Six strains collected from the wild were nested within the cultivar enriched Group I. There are two possible interpretations for this result. First, because L. edodes is widely cultivated across China, the spores and mycelia of cultivated strains may easily disperse into the wild either accidentally or by human activities. Thus, these six strains may represent possible cultivars dispersed back into the wild. Second, these six strains may represent true wild strains. As modern cultivation of L. edodes was started in the 1930s5, the domestication of L. edodes is recent. Therefore, these six wild strains and the cultivars may not be differentiated enough to separate into different groups in the phylogenetic analysis. Indeed, the lower FST value of 0.150 between two subgroups within Group I indicated a lower genetic differentiation within this group, implying either domestication-associated selection on only a few loci across the genome or the absence of differentiation relevant to cultivation.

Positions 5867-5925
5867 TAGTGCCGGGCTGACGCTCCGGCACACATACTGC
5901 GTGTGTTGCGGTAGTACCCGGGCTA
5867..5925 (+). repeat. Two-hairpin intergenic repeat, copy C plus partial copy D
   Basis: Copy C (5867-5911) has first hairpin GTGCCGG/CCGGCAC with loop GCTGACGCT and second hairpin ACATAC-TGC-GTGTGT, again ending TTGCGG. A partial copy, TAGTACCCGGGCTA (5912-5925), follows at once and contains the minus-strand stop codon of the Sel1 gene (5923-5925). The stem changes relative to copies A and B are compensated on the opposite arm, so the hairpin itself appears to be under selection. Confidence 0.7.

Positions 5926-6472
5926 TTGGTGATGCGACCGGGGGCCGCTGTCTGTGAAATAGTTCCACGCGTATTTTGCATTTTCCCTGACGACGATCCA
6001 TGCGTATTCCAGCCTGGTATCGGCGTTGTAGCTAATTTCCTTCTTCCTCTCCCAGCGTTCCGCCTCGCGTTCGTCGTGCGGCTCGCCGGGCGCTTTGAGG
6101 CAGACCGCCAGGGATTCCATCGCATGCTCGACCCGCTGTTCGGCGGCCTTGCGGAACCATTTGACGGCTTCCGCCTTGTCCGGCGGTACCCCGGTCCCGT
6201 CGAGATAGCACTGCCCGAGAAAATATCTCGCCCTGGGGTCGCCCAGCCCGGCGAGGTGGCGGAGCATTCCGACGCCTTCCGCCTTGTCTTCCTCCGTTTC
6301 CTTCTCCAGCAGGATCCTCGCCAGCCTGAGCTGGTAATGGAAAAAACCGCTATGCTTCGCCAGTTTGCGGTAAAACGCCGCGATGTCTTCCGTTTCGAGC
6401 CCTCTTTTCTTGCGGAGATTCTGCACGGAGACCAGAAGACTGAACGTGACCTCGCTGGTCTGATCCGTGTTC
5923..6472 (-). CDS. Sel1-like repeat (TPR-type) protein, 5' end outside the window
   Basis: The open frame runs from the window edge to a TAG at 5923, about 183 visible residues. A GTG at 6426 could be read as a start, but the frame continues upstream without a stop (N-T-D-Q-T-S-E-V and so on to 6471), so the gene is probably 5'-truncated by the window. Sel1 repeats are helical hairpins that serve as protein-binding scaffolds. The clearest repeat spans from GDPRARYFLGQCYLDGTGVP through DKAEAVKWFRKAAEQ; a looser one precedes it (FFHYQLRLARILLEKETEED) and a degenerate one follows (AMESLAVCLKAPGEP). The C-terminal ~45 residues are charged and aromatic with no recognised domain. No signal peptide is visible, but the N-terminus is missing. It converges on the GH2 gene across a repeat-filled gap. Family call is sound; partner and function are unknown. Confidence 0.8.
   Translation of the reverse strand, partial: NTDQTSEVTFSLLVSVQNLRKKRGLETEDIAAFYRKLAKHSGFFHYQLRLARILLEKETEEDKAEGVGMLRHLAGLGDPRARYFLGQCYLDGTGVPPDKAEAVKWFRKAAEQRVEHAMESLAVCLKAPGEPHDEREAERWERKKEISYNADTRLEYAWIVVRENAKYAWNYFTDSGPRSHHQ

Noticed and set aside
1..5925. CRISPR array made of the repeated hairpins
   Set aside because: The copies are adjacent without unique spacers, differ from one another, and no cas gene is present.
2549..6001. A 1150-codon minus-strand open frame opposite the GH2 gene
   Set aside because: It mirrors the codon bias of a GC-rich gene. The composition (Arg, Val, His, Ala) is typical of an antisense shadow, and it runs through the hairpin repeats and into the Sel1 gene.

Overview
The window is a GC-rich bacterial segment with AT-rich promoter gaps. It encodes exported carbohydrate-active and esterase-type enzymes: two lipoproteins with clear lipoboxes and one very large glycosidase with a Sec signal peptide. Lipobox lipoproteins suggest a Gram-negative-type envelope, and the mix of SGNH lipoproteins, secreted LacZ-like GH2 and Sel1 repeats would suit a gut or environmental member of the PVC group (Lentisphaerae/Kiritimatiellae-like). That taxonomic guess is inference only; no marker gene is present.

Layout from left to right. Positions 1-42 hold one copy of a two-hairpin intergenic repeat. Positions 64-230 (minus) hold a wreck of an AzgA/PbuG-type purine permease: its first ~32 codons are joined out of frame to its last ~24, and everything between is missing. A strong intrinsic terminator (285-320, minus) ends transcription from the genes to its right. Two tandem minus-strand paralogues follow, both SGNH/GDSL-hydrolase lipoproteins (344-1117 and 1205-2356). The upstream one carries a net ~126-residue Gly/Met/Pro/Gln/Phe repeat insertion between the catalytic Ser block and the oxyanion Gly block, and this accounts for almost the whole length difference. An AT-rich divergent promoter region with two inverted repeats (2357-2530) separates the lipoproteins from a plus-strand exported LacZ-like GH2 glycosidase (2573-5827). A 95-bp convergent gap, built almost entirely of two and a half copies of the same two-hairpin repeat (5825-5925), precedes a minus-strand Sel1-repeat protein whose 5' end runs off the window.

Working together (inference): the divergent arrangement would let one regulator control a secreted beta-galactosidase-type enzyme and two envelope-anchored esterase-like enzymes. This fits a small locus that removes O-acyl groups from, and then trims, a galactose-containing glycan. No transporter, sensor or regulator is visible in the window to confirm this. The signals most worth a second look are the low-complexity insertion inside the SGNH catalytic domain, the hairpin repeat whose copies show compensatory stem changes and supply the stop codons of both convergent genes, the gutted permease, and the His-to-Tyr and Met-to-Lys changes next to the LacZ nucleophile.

If the six strains collected from the wild in Group I are cultivars that recolonized the wild, the whole Group I would represent a complete cultivar group, meaning that the wild strains and a vast majority of cultivars of L. edodes in China belonged to different gene pools and there was a domestication event. These suggested two possible scenarios: (1) a strong natural selection in which most cultivated strains adapted to their natural environments, or (2) a robust artificial selection with signatures of domestication. Under the premise that the six strains are cultivars dispersing in the wild, the cultivated strains of L. edodes did not seem to derive from any wild strains in China - they formed a distinct clade to most of the wild strains in the phylogenetic tree. It would be possible that the vast majority of Chinese shiitake cultivars were not domesticated from the wild strains in China, at least not from the wild strains we analyzed here, but rather from some other ancestral wild strains. The Japanese strains were introduced into China in the 1960s and the cultivated strains in China are genetically very homogeneous11. Some of the Japanese strains, such as the 7401–7405 series and the 79 series, have become main cultivars in China and served as parents for breeding schemes36. Although it is possible that the Chinese L. edodes cultivars came from Japan, we cannot assume that the parental strains are native to Japan because Japanese breeders widely collect strains all over Asia for L. edodes breeding11.